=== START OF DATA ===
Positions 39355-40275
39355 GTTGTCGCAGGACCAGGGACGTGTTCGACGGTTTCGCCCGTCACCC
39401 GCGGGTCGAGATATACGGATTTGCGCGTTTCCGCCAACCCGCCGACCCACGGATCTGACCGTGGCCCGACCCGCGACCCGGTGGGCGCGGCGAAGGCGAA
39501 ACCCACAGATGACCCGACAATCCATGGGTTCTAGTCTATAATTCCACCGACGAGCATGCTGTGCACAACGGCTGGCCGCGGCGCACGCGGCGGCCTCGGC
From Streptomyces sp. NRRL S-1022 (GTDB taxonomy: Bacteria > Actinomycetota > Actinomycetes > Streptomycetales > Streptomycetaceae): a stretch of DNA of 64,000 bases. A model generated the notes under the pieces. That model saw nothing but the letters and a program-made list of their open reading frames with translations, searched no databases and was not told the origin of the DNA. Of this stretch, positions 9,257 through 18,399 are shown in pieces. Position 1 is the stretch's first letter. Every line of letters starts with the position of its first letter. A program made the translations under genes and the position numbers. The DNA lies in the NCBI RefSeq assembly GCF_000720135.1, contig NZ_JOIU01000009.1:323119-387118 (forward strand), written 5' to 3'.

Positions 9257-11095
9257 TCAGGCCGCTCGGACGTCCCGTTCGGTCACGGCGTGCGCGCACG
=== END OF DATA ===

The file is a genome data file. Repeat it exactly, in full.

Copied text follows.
Positions 39355-40275
39355 GTTGTCGCAGGACCAGGGACGTGTTCGACGGTTTCGCCCGTCACCC
39401 GCGGGTCGAGATATACGGATTTGCGCGTTTCCGCCAACCCGCCGACCCACGGATCTGACCGTGGCCCGACCCGCGACCCGGTGGGCGCGGCGAAGGCGAA
39501 ACCCACAGATGACCCGACAATCCATGGGTTCTAGTCTATAATTCCACCGACGAGCATGCTGTGCACAACGGCTGGCCGCGGCGCACGCGGCGGCCTCGGC
From Streptomyces sp. NRRL S-1022 (GTDB taxonomy: Bacteria > Actinomycetota > Actinomycetes > Streptomycetales > Streptomycetaceae): a stretch of DNA of 64,000 bases. A model generated the notes under the pieces. That model saw nothing but the letters and a program-made list of their open reading frames with translations, searched no databases and was not told the origin of the DNA. Of this stretch, positions 9,257 through 18,399 are shown in pieces. Position 1 is the stretch's first letter. Every line of letters starts with the position of its first letter. A program made the translations under genes and the position numbers. The DNA lies in the NCBI RefSeq assembly GCF_000720135.1, contig NZ_JOIU01000009.1:323119-387118 (forward strand), written 5' to 3'.

Positions 9257-11095
9257 TCAGGCCGCTCGGACGTCCCGTTCGGTCACGGCGTGCGCGCACG